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Gay clients sue in N.J. citing ‘consumer fraud’
Question of the Day
UPDATE: After hearing arguments Friday, Superior Court Judge Peter F. Bariso, Jr., in Hudson County, ruled that the case against JONAH and its two associates can proceed.
A New Jersey consumer fraud case has opened a new front in the battle over "conversion" therapies that offer counseling to gay patients looking to become straight.
The fraud case involving services offered to four young men who once struggled with their same-sex attractions will be heard Friday. Four gay men and two of the men's mothers are suing a Jewish nonprofit corporation, saying the gay-to-straight "conversion" sessions were fraudulent and harmful.
Conversion counselors and their supporters say they are offering a legitimate service to willing customers, but the practice has come under sustained attack from gay-rights groups and others who question the scientific rigor and the results of the therapy methods.
The fraud plaintiffs want a jury to revoke the business license of Jews Offering New Alternatives for Healing (JONAH), declare its services deceptive and false, and order it to repay all the money the plaintiffs spent on therapy sessions, plus other costs.
In the hearing before Superior Court Judge Peter F. Bariso Jr., in Hudson County, the plaintiffs are offering a novel legal argument that cites New Jersey's Consumer Fraud Act, and say the case should be allowed to go before a jury, said Sam Wolfe, senior attorney at the Southern Poverty Law Center, who called the conversion therapy program "bogus."
Counsel for the defendants said the consumer fraud law is being misused to advance a political agenda to outlaw change therapies, and promises to show evidence that some people can and do "reorient" themselves to heterosexuality.
JONAH was created to help people who want to live in concert with the values of the Jewish Torah, said Charles LiMandri, chief counsel of the Freedom of Conscience Defense Fund.
The defendants in the case include JONAH, co-founder Arthur Goldberg and JONAH-affiliated counselor Alan Downing.
The lawsuit, first filed in November, is being heard as New Jersey Gov. Chris Christie, a Republican, considers whether to sign a bill that outlaws such therapies for minors.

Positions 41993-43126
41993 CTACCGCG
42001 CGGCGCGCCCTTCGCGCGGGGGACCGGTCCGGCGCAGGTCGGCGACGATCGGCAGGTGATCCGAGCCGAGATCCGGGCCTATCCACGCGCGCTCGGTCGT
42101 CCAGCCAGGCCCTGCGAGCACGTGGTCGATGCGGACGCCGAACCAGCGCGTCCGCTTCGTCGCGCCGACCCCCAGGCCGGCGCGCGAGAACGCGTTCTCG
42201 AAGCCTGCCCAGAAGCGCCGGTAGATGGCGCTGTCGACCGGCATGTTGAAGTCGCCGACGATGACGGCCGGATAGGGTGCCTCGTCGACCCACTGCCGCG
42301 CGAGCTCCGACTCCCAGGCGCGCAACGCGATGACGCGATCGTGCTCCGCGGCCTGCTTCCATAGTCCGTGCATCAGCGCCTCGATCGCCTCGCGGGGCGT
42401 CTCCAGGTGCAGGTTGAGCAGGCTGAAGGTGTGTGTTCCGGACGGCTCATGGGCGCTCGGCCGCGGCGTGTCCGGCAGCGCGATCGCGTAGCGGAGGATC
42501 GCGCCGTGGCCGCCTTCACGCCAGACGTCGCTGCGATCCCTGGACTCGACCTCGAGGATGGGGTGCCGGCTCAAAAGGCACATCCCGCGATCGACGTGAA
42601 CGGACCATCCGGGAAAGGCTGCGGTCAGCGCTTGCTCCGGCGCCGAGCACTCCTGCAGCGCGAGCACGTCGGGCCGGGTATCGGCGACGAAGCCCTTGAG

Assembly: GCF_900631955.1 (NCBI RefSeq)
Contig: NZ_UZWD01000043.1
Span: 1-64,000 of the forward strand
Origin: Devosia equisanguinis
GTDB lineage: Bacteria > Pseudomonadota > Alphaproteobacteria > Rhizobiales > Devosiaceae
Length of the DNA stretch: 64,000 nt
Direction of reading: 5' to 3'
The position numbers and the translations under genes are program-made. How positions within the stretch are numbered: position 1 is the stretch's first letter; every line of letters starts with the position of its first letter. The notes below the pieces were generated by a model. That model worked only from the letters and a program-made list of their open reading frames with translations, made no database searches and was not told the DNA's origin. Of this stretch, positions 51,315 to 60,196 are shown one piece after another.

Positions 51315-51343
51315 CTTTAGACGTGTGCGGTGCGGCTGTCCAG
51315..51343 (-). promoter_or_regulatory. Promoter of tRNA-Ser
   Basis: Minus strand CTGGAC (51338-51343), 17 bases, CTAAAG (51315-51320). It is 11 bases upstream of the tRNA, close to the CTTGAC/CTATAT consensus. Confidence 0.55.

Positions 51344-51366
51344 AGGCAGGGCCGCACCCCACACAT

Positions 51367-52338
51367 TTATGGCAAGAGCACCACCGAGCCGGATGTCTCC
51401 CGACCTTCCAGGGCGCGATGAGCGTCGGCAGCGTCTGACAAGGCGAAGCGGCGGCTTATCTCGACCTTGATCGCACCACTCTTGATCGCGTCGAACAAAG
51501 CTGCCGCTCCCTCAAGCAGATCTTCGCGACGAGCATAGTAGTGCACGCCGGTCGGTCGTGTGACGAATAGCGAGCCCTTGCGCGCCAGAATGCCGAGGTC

Mr. Christie, who is running for re-election, said through a spokesman in March that he "does not believe in conversion therapy," but still is weighing whether to sign the bill. Opponents of the bill protested that some of the lurid testimony the New Jersey lawmakers heard about reorientation therapy was completely inaccurate.
The lawsuit contends that JONAH and its top associates "falsely claimed that their services were effective in changing a person's sexual orientation."
The plaintiffs paid $60 to $100 an hour for services that led only to depression and emotional harm and did not result in change, the complaint said.
The four men said they also suffered abuse in the JONAH therapy sessions.
Plaintiffs Michael Ferguson, Benjamin Unger and Chaim Levin said Mr. Downing asked them to partially or fully disrobe in private or in group sessions as part of their months of therapy. Mr. Levin said he was asked to relive past sexual abuse as part of a group session, while the fourth plaintiff, Sheldon Bruck, said he was asked to snap a rubber band on his wrist when he felt same-sex attractions.
The JONAH defendants said the young men's statements were "sensationalized" and "inaccurate" — and irrelevant, because the consumer fraud law does not apply in this case.
"Is Weight Watchers liable ... every time someone signs up for that program but fails to lose weight, or gains it back?" the defense argued in a filing. The attorneys further maintained that the New Jersey court is not in a position to decide a major social controversy, such as whether people can or cannot change their sexual orientation.
People "have a right to seek counseling to live their lives as they choose. It is a matter of self-determination," Mr. LiMandri said.
© Copyright 2014 The Washington Times, LLC. Click here for reprint permission.
About the Author
Cheryl Wetzstein covers family and social issues as a national reporter for The Washington Times. She has been a reporter for three decades, working in New York City and Washington, D.C. Since joining The Washington Times in 1985, she has been a features writer, environmental and consumer affairs reporter, and assistant business editor.
Beginning in 1994, Mrs. Wetzstein worked exclusively ...
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